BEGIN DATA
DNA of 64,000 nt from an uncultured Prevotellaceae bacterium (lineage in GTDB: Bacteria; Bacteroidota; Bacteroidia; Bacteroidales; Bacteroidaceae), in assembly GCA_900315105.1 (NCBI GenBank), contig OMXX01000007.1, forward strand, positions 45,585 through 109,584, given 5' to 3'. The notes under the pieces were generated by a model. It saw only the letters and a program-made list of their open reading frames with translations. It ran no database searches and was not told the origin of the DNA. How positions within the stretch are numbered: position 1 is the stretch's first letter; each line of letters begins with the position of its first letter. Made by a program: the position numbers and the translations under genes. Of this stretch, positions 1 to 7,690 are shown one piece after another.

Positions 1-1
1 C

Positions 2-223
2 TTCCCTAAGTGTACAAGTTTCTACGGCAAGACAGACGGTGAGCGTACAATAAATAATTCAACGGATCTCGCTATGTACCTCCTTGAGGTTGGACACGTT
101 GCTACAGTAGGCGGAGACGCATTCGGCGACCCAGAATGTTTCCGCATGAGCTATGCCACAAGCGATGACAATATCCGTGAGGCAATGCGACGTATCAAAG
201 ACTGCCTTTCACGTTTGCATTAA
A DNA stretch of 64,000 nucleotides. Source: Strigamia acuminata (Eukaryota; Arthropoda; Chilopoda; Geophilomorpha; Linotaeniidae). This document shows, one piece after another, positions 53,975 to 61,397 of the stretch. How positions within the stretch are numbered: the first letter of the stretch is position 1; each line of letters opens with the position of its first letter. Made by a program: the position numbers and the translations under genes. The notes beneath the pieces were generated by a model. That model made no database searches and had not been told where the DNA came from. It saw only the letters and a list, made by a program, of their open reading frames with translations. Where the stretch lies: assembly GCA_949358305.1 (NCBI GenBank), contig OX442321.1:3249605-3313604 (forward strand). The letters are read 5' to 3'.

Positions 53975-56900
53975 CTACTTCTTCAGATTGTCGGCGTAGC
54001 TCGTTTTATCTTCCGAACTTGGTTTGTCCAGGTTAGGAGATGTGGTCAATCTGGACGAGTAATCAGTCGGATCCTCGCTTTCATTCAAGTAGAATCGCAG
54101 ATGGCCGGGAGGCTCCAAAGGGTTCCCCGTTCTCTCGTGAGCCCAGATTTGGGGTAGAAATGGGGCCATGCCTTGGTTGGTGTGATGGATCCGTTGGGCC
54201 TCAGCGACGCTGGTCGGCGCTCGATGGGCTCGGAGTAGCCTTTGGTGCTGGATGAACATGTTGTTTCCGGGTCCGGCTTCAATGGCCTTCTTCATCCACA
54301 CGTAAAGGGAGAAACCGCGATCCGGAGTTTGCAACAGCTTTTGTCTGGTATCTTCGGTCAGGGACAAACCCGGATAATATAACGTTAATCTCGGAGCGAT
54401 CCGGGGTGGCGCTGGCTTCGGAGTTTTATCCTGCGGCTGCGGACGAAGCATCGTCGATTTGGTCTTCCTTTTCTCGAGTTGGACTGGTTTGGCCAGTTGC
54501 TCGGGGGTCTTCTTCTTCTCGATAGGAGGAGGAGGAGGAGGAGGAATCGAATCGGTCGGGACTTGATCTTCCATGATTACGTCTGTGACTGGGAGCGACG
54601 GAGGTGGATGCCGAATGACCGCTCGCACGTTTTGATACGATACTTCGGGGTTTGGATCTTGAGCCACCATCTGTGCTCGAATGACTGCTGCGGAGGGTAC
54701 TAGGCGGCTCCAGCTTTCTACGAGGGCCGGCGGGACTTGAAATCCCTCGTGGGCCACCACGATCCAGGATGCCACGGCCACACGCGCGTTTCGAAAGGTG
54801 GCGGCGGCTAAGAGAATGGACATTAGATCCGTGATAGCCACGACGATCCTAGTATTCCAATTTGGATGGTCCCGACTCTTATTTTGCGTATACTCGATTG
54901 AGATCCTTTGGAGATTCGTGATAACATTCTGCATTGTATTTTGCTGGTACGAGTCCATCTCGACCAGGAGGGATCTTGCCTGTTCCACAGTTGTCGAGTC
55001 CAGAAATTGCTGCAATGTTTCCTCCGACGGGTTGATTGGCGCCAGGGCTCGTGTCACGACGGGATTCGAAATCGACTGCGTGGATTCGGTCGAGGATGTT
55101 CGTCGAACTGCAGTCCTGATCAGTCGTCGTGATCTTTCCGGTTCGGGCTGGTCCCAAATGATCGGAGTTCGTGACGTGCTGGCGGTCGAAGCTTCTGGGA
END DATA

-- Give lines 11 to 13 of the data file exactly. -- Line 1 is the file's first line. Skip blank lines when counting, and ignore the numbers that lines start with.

54001 TCGTTTTATCTTCCGAACTTGGTTTGTCCAGGTTAGGAGATGTGGTCAATCTGGACGAGTAATCAGTCGGATCCTCGCTTTCATTCAAGTAGAATCGCAG
54101 ATGGCCGGGAGGCTCCAAAGGGTTCCCCGTTCTCTCGTGAGCCCAGATTTGGGGTAGAAATGGGGCCATGCCTTGGTTGGTGTGATGGATCCGTTGGGCC
54201 TCAGCGACGCTGGTCGGCGCTCGATGGGCTCGGAGTAGCCTTTGGTGCTGGATGAACATGTTGTTTCCGGGTCCGGCTTCAATGGCCTTCTTCATCCACA